Being as San Diego is the town Kit and I grew up in and then later lived in as adults, there are a number of family and friends we need to see. One of those was our neighbors across the street from us when we lived in the Clairemont area back in 1972. Carl and Angie, being 25 years our senior, took us under their wing and helped us out a lot.
They still live in the same house! Carl will be 90 in a few months and both are doing well. It was very enjoyable to catch up with them and reminisce about the old neighborhood.
Most of my family has left the area but Kit has a number of family still about. Her brother John and his girlfriend Lu, along with her nephew Matthew all came by to see us.
Since it’s hard to cook for a group in our little trailer we all went out to eat at a San Diego institution called Filippi’s.
We were also able to visit my best friend from childhood when we visited Rod and Gloria at their east county home. Rod is getting ready to retire after many years in the trucking industry and Gloria, a Mexican American is retired. They treated us to an excellent homemade Carne Asada meal. Rod and Gloria came to Maine to visit us a few summers ago.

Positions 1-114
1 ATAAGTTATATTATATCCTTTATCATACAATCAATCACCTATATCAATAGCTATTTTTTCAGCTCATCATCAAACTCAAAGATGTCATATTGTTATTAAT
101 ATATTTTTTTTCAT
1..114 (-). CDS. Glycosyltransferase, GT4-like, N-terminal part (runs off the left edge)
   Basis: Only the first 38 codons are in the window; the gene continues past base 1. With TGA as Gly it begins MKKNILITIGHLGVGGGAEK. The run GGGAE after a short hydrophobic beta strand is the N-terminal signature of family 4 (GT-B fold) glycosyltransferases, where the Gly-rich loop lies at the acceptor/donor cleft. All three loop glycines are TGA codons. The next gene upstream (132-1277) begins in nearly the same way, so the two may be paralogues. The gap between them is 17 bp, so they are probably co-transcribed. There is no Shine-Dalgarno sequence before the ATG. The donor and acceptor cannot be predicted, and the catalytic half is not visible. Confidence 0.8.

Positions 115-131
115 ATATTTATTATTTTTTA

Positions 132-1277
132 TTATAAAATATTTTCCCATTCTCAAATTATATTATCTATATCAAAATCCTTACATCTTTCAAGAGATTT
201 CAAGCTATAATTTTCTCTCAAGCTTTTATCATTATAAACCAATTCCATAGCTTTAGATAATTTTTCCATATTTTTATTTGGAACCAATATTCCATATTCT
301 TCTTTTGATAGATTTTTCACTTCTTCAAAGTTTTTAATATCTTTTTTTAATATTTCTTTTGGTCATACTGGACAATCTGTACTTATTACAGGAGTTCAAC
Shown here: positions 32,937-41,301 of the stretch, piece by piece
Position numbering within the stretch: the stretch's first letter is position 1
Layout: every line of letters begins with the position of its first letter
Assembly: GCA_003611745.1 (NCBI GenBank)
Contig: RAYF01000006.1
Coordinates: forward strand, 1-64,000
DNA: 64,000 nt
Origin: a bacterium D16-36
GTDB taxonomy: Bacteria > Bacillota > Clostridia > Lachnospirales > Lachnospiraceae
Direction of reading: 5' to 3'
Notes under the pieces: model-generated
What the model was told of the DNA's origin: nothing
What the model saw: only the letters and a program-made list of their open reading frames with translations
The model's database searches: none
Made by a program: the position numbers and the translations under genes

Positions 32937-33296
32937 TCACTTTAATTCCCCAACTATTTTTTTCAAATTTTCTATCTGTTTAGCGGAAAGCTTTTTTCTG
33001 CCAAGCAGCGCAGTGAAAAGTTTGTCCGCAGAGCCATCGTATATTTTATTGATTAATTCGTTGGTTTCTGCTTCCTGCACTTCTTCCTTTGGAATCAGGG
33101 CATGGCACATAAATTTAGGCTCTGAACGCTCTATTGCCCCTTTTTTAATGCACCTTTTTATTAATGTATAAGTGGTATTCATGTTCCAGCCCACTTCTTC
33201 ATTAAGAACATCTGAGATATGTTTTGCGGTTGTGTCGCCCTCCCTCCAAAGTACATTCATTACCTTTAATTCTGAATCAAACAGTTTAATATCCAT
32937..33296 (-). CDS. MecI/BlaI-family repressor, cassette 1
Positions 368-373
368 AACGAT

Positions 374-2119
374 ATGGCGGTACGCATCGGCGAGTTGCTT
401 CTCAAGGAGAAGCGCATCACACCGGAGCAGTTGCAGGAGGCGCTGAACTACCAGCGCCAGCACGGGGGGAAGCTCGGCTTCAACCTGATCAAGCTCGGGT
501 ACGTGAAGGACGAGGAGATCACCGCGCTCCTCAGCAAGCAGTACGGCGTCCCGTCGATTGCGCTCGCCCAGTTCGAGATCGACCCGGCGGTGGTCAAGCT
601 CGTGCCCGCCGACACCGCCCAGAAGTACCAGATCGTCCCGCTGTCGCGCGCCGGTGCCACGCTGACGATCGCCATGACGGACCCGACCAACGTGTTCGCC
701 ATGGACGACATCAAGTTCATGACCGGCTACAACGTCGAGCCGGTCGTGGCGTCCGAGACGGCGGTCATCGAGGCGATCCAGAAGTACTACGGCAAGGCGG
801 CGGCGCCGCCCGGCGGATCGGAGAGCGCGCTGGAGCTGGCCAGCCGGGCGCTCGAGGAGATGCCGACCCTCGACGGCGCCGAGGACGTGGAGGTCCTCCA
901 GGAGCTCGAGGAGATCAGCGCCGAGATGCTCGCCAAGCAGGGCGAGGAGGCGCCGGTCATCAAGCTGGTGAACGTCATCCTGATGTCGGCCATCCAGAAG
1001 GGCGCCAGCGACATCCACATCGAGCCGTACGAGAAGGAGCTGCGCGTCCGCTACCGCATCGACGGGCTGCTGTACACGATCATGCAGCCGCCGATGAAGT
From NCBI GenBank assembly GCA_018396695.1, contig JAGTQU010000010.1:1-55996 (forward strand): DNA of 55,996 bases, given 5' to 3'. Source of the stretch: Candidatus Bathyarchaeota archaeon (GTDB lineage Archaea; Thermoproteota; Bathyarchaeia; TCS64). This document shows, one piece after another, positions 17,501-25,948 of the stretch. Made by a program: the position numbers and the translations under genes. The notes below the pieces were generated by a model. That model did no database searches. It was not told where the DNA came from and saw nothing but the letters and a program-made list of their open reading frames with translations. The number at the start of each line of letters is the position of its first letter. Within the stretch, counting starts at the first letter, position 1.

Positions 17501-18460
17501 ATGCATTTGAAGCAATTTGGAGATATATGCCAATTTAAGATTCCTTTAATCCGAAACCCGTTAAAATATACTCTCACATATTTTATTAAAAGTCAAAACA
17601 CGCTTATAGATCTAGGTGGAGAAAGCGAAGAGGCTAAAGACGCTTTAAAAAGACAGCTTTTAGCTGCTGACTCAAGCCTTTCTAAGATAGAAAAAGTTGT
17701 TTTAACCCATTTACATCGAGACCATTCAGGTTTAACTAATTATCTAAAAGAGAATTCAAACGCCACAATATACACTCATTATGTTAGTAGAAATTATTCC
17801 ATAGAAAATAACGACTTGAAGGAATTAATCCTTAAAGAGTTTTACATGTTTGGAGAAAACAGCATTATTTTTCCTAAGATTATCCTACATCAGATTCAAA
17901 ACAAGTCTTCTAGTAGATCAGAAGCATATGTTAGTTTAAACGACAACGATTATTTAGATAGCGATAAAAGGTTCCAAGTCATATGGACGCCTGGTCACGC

The above photo was taken during that trip…..a great time was had and we hope the come to visit again in the future.
We took one day and did some tourist stuff. An area that we hadn’t been to in over 40 years was Point Loma and the Cabrillo National Monument, home of one of the most photographed lighthouses in the country.
This navigation aid only had a service life of a few years due to its high location which caused it to be obscured by clouds and fog quite often. So another lighthouse was built down on the shoreline.
Still in use today, it is not open to the public, but equally as picturesque!